At this point I'm laughing my butt off, mainly because I thought it was hilarious the way Mike North was saying "serviceable." But given a mulligan on the question, I figured Williams would recalibrate his word choice and sing higher praise for the departing Brandon McCarthy--after all, why not?
But no, he repeated himself, responding in his usual calm way: "Yes, I think he'll be a serviceable pitcher for them."
If I recall, North kept repeating the word "serviceable," and I kept laughing. But on a serious note, in a matter of a few seconds I went from believing that McCarthy had a legit shot at becoming a #1 or #2 starter within the next 3 years to thinking that he might be doomed to a career ERA above 4.00. In a matter of moments, I had gone from thinking "These prospects we traded for better be good" to thinking "It might not even matter if these prospects are good."
Nearly three MLB seasons later, McCarthy has been plagued by injuries (currently sitting on the DL) and his ERA has consistently been above 4.00. And as for the Sox? Well, they got John Danks back in that deal--and he's well on his way to becoming one of the better pitchers in the AL.
So as I look at this Peavy/Richard deal, my guess is that Kenny Williams doesn't agree with Cooper's assessment last month that the Sox will "fail" if they don't turn Richard into a #1 or #2 pitcher. I think if Williams saw that type of potential in Richard, he doesn't do the deal. My hunch is that he's seen too much inconsistency for too long in Richard. (Paul DePodesta, of Moneyball fame and who works in the other front office involved in the Peavy trade, has posted his take on the trade here.)
So what about Peavy? How will he do for the Sox? Well, we keep hearing how he was the 2007 NL Cy Young Award Winner, but I think that type of talk is setting the bar a little too high. While Peavy has pitched well on the road some seasons (including his Cy Young year), over his career his road stats away from PETCO are a 3.84 ERA with a 1.30 WHIP. Those numbers are actually pretty close to what John Danks has done this season (4.00 ERA and 1.31 WHIP).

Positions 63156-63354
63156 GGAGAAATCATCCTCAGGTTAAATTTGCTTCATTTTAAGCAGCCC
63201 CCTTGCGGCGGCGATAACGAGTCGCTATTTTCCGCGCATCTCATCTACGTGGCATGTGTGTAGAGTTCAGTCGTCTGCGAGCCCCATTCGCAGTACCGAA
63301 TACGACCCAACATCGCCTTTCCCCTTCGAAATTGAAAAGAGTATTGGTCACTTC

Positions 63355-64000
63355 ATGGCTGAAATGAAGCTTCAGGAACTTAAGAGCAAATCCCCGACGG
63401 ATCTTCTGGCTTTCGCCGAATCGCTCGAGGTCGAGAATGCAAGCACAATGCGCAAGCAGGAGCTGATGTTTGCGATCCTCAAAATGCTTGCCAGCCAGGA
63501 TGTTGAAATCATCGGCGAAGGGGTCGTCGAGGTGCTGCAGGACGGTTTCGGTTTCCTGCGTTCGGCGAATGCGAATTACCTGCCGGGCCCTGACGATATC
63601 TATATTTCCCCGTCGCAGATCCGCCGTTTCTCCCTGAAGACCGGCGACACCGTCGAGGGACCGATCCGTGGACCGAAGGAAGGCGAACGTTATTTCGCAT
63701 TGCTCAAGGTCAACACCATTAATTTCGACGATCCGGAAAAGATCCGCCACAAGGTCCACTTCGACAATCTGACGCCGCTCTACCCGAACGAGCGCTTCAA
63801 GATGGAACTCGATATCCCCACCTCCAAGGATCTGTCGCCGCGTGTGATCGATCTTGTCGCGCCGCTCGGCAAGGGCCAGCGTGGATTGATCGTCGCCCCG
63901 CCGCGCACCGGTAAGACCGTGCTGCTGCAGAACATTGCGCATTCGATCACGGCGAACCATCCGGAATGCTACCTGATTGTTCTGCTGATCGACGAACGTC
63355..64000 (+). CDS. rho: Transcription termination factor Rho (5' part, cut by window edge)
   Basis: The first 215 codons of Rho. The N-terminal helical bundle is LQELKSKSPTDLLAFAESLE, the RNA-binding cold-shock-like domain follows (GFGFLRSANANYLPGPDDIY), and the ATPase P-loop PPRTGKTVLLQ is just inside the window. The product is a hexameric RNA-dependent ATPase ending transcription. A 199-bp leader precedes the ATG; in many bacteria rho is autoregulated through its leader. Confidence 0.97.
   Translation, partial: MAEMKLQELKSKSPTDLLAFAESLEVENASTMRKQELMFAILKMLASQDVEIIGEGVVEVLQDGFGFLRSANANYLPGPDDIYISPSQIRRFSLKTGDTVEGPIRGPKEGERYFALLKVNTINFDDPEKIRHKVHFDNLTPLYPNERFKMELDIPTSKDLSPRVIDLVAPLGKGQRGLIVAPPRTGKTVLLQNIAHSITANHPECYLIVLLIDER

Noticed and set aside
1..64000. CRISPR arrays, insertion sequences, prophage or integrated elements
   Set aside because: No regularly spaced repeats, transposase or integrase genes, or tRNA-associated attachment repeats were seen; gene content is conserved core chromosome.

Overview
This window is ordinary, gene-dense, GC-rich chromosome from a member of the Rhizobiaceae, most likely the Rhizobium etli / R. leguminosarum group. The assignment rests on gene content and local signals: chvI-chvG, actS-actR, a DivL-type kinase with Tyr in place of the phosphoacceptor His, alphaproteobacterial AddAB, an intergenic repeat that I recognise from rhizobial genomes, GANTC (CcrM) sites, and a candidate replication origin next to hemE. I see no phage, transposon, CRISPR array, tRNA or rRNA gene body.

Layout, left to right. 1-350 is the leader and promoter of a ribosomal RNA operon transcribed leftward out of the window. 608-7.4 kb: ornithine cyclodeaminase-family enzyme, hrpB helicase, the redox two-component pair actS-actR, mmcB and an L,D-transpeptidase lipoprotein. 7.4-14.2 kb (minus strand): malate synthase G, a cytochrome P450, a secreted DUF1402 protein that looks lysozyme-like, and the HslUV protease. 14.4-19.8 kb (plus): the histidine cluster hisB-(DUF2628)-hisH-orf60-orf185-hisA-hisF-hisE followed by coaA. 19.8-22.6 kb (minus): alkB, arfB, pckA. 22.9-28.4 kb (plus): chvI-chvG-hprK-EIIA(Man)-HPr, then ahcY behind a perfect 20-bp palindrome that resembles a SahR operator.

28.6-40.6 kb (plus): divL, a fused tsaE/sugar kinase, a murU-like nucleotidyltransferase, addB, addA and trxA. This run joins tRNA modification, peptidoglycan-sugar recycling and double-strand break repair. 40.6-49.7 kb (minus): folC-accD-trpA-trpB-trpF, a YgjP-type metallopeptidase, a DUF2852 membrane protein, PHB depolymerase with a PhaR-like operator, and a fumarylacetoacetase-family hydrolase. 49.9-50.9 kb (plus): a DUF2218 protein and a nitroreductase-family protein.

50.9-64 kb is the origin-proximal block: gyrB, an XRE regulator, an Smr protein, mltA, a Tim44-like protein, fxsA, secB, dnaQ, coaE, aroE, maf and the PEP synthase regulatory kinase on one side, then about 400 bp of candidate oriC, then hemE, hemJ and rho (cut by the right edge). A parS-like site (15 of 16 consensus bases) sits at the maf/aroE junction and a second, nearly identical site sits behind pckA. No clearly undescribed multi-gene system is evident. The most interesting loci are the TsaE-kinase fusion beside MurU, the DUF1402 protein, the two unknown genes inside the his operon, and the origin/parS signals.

It's hard to predict exactly when Peavy will return to the mound--and it's especially hard to predict how he'll do the final few weeks of a season while adjusting to a new environment. But if I were to guess how Peavy will do over the next three seasons, I'd say that he would be about as good as John Danks. In fact, my prediction is that Danks will actually be better than Peavy in terms of ERA, WHIP, and games won from 2010 to 2012. (Side note: Sometimes it's fun to go back and look at how such projections start to play out. For instance, I just took a trip down memory lane over at the UPL Blog where we discussed Braun, Bruce, Votto, and the Upton brothers in May 2008.)
Up top I mentioned that I didn't like it that Peavy had rejected a deal to Chicago earlier in the season. Well, I've since learned some more info about that. First off, Peavy didn't say "no," he said "not yet." I can appreciate the fact that he liked living in San Diego and didn't want to give up on his team so early in the season. Second, I give kudos to Kenny Williams for being patient with Peavy, and for making it very clear to him that he was very much wanted in Chicago. Furthermore, there are some rumors now that Williams tried to deal for Peavy last July. So in the end, it seems that Williams finally got his guy.